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James

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Posts: 309
Reply with quote  #1 
I'd like to share some fingerings for a few of the V-6 chords.

The one for the Bmaj7 with the root in the soprano wasn't at all obvious to me.  At first I tried double stopping with the pinky.  That's really hard and didn't work for me.  But a pinky barre that covers the unused 4th string and tilts up to miss the first string did the trick.

The B7 with the fifth in the soprano can be double stopped or second finger barred.  I can't decide which is easier.

The cross fingered B7 with the b7 on top might be useful in certain situations.  Like on the first line of Ted's sheet Learning V-6 colors.  The fifth and sixth chords are A7 going to Dmaj7 with a tie.  I'd use the cross fingering in that situation.

The Bm7 seems easier with the fifth finger technique (diagonal first finger barre) than with separate fingers.

Let me know if any of these suggestions are helpful.  Maybe you have some other good fingerings.  Sometimes, in lessons, I asked Ted how to finger certain chords in his arrangements.  He would often have two or three good fingerings.  He also would finger things in ways that weren't always immediately obvious to me.  And sometimes fingering can make all the difference.

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kontiki

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Posts: 256
Reply with quote  #2 
Quote:
The one for the Bmaj7 with the root in the soprano wasn't at all obvious to me.  At first I tried double stopping with the pinky.  That's really hard and didn't work for me.  But a pinky barre that covers the unused 4th string and tilts up to miss the first string did the trick.

I've always practiced that one using my thumb to play the high-e string (similar to the cello technique) but it's true that the way you describe works for me as well. I'm still faster with the thumb, but this provides a good example to work on pinky bars (i'm always looking for practice material for the pinky bar, especially lifting it up while retaining some of the notes in the bar).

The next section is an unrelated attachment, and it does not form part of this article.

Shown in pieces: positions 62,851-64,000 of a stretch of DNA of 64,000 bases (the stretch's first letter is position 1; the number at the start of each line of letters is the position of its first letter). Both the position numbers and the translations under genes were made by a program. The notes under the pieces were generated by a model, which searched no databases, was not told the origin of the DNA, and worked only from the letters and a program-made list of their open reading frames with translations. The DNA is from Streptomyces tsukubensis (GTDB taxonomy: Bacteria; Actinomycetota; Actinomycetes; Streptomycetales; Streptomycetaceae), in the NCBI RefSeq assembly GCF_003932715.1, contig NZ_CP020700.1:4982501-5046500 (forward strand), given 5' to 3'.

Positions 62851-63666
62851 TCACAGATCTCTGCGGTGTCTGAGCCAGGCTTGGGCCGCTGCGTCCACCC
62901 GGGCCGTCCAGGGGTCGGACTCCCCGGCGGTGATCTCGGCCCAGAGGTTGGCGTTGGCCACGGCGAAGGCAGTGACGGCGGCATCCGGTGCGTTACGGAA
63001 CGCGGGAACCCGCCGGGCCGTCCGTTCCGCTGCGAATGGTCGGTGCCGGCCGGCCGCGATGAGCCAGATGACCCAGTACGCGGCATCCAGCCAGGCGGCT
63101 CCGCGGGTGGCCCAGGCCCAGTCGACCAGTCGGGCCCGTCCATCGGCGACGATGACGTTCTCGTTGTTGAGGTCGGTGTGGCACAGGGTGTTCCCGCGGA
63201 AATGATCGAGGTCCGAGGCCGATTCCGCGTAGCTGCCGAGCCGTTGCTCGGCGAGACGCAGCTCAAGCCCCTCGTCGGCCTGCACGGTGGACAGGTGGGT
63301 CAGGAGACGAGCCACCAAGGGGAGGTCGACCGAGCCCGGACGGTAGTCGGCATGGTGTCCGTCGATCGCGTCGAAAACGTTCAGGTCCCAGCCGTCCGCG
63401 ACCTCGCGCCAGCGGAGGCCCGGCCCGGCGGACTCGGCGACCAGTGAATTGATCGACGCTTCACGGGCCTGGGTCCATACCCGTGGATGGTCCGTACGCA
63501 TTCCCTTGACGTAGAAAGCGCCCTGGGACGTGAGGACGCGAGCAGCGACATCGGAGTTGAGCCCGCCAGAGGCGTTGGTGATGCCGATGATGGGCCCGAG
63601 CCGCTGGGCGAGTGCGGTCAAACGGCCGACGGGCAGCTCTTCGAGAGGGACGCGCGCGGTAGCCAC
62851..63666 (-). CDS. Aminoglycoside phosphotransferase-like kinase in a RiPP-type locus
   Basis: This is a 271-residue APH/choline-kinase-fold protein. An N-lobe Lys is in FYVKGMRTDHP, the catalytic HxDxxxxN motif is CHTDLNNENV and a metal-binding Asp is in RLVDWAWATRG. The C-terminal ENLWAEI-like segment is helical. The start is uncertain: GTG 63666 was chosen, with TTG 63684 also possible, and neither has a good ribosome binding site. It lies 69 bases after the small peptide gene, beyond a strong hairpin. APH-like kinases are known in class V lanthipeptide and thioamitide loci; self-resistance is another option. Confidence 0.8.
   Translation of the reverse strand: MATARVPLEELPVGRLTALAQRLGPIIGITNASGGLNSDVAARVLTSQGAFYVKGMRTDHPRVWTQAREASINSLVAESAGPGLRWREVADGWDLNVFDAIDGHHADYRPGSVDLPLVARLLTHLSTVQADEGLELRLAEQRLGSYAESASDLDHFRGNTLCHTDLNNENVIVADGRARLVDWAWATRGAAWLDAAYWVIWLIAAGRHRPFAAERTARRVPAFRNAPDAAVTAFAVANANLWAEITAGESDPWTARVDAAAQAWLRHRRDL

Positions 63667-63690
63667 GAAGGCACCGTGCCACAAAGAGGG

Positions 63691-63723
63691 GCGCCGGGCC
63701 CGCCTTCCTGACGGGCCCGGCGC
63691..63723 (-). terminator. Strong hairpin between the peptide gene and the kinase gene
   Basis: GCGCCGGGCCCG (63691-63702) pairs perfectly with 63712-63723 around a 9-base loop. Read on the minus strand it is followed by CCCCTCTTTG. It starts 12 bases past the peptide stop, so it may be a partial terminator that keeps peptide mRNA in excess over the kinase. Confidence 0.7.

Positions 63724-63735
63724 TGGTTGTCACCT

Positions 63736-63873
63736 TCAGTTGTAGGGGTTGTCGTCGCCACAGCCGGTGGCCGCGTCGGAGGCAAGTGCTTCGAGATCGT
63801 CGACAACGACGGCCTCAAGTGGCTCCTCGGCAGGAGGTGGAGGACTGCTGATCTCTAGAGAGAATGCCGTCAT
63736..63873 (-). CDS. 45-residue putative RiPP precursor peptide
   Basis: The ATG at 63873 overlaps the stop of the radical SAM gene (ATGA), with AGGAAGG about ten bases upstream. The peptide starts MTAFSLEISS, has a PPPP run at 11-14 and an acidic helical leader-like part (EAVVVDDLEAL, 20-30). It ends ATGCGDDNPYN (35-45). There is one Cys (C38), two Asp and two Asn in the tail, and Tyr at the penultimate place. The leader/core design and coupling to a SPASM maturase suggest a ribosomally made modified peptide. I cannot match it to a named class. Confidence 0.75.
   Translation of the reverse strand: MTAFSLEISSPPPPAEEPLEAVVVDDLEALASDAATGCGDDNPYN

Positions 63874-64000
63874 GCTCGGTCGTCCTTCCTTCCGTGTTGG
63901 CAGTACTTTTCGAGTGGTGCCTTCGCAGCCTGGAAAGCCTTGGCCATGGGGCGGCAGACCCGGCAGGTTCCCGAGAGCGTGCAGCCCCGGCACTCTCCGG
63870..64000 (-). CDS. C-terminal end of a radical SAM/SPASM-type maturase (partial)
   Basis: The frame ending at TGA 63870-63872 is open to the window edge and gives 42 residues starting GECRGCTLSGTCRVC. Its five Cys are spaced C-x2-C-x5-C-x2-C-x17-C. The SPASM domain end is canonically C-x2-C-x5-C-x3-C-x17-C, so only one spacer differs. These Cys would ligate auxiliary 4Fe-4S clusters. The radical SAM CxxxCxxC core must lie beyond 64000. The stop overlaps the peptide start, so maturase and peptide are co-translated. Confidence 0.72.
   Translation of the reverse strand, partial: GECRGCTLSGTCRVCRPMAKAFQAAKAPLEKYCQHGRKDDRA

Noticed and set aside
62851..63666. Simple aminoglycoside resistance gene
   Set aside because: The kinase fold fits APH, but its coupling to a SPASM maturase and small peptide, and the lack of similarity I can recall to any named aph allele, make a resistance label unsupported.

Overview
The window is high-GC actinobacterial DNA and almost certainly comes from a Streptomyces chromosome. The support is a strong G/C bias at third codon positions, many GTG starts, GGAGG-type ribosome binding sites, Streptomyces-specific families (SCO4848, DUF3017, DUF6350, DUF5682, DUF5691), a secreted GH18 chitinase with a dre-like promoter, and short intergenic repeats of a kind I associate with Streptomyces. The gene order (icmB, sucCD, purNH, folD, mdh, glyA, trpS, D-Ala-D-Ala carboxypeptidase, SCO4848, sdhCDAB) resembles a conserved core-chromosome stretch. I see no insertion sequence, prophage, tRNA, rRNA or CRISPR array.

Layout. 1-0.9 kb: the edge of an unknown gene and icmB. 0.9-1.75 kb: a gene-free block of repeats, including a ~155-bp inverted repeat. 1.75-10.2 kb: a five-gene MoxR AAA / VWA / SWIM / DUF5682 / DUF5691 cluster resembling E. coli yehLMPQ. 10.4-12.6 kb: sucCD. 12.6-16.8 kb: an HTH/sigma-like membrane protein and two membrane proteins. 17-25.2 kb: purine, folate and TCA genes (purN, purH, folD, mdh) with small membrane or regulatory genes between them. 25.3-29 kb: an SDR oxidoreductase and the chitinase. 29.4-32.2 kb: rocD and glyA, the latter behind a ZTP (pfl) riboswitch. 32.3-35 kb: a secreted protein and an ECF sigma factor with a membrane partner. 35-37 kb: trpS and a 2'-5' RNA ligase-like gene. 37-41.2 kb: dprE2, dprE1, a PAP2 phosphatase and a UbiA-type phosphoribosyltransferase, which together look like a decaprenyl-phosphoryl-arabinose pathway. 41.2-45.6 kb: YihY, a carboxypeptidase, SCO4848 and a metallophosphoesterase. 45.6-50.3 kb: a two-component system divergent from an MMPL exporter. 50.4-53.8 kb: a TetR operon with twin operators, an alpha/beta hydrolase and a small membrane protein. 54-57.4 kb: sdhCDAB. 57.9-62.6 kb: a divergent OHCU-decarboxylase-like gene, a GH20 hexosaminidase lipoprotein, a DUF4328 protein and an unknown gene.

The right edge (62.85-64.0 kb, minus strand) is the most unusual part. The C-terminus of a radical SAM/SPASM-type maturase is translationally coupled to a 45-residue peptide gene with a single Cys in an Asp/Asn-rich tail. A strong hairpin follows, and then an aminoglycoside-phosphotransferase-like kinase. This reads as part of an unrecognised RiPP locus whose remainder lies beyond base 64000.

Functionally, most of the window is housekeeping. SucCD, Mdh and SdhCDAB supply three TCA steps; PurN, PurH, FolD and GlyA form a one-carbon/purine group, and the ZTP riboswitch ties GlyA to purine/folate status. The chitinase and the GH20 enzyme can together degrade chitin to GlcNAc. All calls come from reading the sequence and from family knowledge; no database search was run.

Quote:
The B7 with the fifth in the soprano can be double stopped or second finger barred.  I can't decide which is easier.
again, I agree but i usually will go with a fingering that will leave one of my fingers free for melody or embellishment, so I'll go for the double stop 9 times out of 10.

Quote:
The Bm7 seems easier with the fifth finger technique (diagonal first finger barre) than with separate fingers.
when I saw the fingering Ted suggested for this on the sheet (
the fifth finger technique) it was a revelation for me. And yet it seems so obvious. I have been re-converting alot of my fingerings to the fifth finger technique, but somehow i missed this one. Now it'll never be the same . By the way, every time I play this voicing out of context, i automatically hear the intro to the Queen tune "You're my best friend" and start playing that tune.

Quote:
The cross fingered B7 with the b7 on top might be useful in certain situations.  Like on the first line of Ted's sheet Learning V-6 colors.  The fifth and sixth chords are A7 going to Dmaj7 with a tie.  I'd use the cross fingering in that situation.
 this is an interesting point. For example the cross fingering (3rd finger in the bass) works well when going to and/or coming from I7 to IV7/5 or 1° or from  V7/5 or V7/b5 to I7 etc.

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James

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Posts: 309
Reply with quote  #3 
For the maj7, I like the thumb on the fingerboard for the soprano, too. I also was doing thumb on the bass note: T341 and that works pretty well, too.  When I saw Ted showing 3441, it seemed too hard until I figured out to use the barre rather than the double stop.  It's a pretty hard chord no matter what, in terms of using it in a progression.  But it's sounds good.

Thanks, for your thoughts on fingerings, kontiki.
kontiki

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Posts: 256
Reply with quote  #4 
There"s also another way of playing the  Bmaj7 that works pretty well for me, but takes getting used to. That's transferring the top 3 notes to the 4th 3rd and 2nd strings and plaing the soprano with a sort of reversed 5th finger technique. by this i mean the first finger will fret the bass an the soprano a fret higher.

plus one could always fret the bass with one's nose

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James

Registered:
Posts: 309
Reply with quote  #5 
I like your top 3 string transferred fingering with the reversed fifth finger.  It also works well with the thumb taking the bass, at least in some areas of the neck.  Cool!
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